29 January 2015

The Secrets of Sir Richard Kenworthy by Julia Quinn

Hello everyone,


Julia Quinn was the first romance author I ever read and since then she has been an auto-buy for me. I own all her published books and have re-read them multiple times; for this reason I had to review her new book The Secrets of Sir Richard Kenworthy.

The book:


Sir Richard Kenworthy has less than a month to find a bride. . . 

He knows he can't be too picky, but when he sees Iris Smythe-Smith hiding behind her cello at her family's infamous musicale, he thinks he might have struck gold. She's the type of girl you don't notice until the second-or third-look, but there's something about her, something simmering under the surface, and he knows she's the one.

Iris Smythe-Smith is used to being underestimated. With her pale hair and quiet, sly wit she tends to blend into the background, and she likes it that way. So when Richard Kenworthy demands an introduction, she is suspicious. He flirts, he charms, he gives every impression of a man falling in love, but she can’t quite believe it’s all true. And when his proposal of marriage turns into a compromising position that forces the issue, she can’t help thinking that he’s hiding something... even as her heart tells her to say yes.

My thoughts:

This is a hard review for me to write, partly because I don't want to say what I feel I should say. Okay I'll just get it over with by saying it up front, this book was alright. It was a light-hearted regency romp, but until about the half-way mark I honestly didn't care what happened to the two main-characters. Therefore for me this was a book in two parts. The London period and the Yorkshire period; because of this reason I'm going to talk about them separately.

During the London period our hero is on a mission to find a wife, and after watching Iris perform in the annual Smythe-Smith musical he is determined it will be her. To be honest at this point in the novel although Richard was all-consumed by his need to find a wife, due to some big secret that was happening by in Yorkshire, while I was reading it I didn't really care. I was more interested in his interactions with Iris than some far-flung secret that was motivating his actions. I felt that during this point Irish and Richard's interactions were fairly superficial, they had fun together and made each other laugh but they didn't really know each other.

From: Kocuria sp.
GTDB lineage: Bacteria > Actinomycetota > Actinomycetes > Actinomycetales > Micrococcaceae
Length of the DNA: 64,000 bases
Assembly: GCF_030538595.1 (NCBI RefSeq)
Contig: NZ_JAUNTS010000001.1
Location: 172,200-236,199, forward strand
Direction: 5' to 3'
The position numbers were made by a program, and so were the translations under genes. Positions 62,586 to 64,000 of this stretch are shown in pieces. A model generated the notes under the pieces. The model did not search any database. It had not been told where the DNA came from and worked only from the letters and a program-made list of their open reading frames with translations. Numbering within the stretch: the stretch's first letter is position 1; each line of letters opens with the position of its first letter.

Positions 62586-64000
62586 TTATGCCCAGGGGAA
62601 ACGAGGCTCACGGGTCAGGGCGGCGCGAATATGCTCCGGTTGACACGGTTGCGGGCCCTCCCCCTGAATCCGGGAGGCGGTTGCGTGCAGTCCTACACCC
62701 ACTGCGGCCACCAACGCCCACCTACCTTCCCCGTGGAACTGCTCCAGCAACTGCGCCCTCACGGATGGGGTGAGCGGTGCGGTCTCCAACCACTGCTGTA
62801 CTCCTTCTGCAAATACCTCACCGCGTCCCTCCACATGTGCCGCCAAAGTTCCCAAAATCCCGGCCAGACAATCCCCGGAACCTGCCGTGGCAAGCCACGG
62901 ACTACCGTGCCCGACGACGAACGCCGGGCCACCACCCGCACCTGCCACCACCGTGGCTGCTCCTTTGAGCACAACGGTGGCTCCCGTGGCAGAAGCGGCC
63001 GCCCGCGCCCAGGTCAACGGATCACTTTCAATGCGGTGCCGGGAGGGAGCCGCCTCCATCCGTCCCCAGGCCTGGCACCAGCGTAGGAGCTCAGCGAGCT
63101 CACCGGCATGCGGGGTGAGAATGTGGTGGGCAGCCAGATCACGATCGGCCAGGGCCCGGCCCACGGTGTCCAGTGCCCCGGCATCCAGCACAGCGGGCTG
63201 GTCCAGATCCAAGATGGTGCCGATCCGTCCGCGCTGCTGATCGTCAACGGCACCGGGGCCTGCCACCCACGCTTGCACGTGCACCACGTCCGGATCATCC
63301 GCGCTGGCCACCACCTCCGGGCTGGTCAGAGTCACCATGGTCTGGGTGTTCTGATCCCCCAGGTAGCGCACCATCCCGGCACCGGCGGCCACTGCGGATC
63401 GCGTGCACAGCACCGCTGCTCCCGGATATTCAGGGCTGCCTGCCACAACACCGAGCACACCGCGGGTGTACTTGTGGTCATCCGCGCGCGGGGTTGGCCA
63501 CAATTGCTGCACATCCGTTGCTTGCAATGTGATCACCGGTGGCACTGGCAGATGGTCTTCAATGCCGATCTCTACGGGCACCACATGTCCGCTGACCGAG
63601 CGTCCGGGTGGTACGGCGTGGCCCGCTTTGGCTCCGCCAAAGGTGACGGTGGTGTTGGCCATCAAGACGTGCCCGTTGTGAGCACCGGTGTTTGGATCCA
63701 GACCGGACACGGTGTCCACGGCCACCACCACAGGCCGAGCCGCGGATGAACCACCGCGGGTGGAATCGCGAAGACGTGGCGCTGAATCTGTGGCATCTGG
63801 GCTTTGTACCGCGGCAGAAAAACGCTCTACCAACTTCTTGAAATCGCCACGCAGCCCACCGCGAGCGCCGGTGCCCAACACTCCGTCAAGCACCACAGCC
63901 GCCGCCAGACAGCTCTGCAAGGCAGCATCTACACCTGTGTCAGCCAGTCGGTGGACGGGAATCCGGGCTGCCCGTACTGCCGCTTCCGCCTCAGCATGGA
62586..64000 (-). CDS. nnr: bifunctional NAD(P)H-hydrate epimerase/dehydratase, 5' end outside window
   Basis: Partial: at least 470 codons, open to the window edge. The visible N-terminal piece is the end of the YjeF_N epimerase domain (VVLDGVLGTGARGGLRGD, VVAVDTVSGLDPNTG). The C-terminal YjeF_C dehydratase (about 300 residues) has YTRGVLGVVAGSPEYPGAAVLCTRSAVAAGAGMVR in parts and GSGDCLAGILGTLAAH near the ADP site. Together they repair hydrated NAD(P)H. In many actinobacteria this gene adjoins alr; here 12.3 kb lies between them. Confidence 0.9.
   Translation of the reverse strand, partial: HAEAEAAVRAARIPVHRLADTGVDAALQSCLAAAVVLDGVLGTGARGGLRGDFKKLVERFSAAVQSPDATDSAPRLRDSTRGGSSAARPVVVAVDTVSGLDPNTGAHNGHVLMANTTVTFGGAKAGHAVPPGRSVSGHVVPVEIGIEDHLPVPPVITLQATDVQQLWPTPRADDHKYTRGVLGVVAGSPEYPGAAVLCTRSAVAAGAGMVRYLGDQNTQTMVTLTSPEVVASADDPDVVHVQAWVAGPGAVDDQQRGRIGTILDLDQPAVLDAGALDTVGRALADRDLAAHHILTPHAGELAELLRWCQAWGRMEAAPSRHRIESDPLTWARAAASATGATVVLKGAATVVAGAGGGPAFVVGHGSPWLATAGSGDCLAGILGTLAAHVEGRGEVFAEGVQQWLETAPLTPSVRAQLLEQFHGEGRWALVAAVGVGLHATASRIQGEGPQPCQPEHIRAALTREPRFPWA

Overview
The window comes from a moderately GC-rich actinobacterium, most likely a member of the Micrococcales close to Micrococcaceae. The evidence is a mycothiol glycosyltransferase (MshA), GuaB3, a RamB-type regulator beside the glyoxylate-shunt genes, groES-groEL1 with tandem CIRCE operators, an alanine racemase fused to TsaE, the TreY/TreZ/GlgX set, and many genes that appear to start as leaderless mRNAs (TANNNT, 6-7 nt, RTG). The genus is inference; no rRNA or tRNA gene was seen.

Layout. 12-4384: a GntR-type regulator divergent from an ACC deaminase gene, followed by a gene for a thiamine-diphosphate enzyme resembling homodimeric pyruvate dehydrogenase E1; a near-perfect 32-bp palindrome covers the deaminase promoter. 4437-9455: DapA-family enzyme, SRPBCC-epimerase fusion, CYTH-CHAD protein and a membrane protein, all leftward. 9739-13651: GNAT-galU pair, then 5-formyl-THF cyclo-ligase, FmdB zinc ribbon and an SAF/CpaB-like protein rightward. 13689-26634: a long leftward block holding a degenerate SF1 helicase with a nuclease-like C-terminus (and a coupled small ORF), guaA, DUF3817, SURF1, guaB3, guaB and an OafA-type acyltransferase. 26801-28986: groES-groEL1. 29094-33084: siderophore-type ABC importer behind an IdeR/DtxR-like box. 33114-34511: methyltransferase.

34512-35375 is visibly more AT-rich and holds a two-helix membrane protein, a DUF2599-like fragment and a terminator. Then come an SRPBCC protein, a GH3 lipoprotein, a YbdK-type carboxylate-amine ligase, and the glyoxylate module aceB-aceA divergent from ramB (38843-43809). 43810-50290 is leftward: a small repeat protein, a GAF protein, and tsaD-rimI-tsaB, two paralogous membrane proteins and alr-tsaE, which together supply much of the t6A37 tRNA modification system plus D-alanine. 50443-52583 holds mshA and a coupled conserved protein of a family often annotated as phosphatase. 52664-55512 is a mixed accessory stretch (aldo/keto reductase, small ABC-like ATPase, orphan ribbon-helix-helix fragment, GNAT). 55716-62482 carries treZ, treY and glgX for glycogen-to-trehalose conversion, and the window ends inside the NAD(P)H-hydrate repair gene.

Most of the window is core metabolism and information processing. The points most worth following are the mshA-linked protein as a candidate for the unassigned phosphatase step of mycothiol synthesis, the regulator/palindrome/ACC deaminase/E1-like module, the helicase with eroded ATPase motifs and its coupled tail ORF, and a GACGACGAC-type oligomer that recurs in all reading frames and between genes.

In my mind the whole London section of this book was a prologue to the real story. This was the getting to know the characters period, learn the back-storying and although I agree this is important I don't need it be 50% of the book. Especially not a book written by Julia Quinn. Normally when I read her books I'm immeditately invested in the characters and their respective stories but this time I was just left numb. For me personally I'm at the point where the Smythe-Smiths and the jokes surrounding them have grown stale. We know the're bad at music, we know the whole family is a little ridiculous. I don't need another 200 pages demonstrating this fact. I would much rather have spent time with the hero and heroine without the 'humourous' backdrop and drama that is the Smythe-Smith family.

All wasn't lost, however, as once the couple began their journey to Yorkshire I suddenly became  engaged with the story. To me it felt like the focus of the novel shifted from being about the Smythe-Smith family to being about Iris and Richard's relationship. I started to connect with Iris and I felt her pain over Richard's frankly odd actions. He blew hot then cold then hot then cold so many times I lost count. One of my favourite sections of the book was Richard's and Iris 'honeymoon' as it allowed them to just be together as a couple without outside distractions.

As the title of the book would suggest, however, the story does revolve around Richard's secret and they were certainly the largest obstacle in this blossoming romance. Yet for me it worked while they were in Yorkshire because the context was there. These secrets were actually affecting Iris and were no longer just confined to Richard's thoughts. I'll be honest I did feel like the secret was made into something much bigger than it actually was and Richard's intitial 'solution' was completely crazy. I liked how Iris challenged him on his idea and wouldn't just accept it. She stood up for herself, but at the same time understood what was at stake and acted accordingly. Similarly she understood why Richard had acted as he had and therefore could forgive him.

By the end of this book I really liked Richard and Iris as a couple, partly because together they were able to rise above the secrets as a couple as adults. Overall then I felt meh about the first half of this book and really enjoyed the second half so this was probably a 3.5 star book for me. I wish it could be more and hope that Julia Quinn's next series breaks away from the Bridgerton/Smythe-Smith world because I personally am ready for something new.

My rating:
Happy reading everyone and see you next time!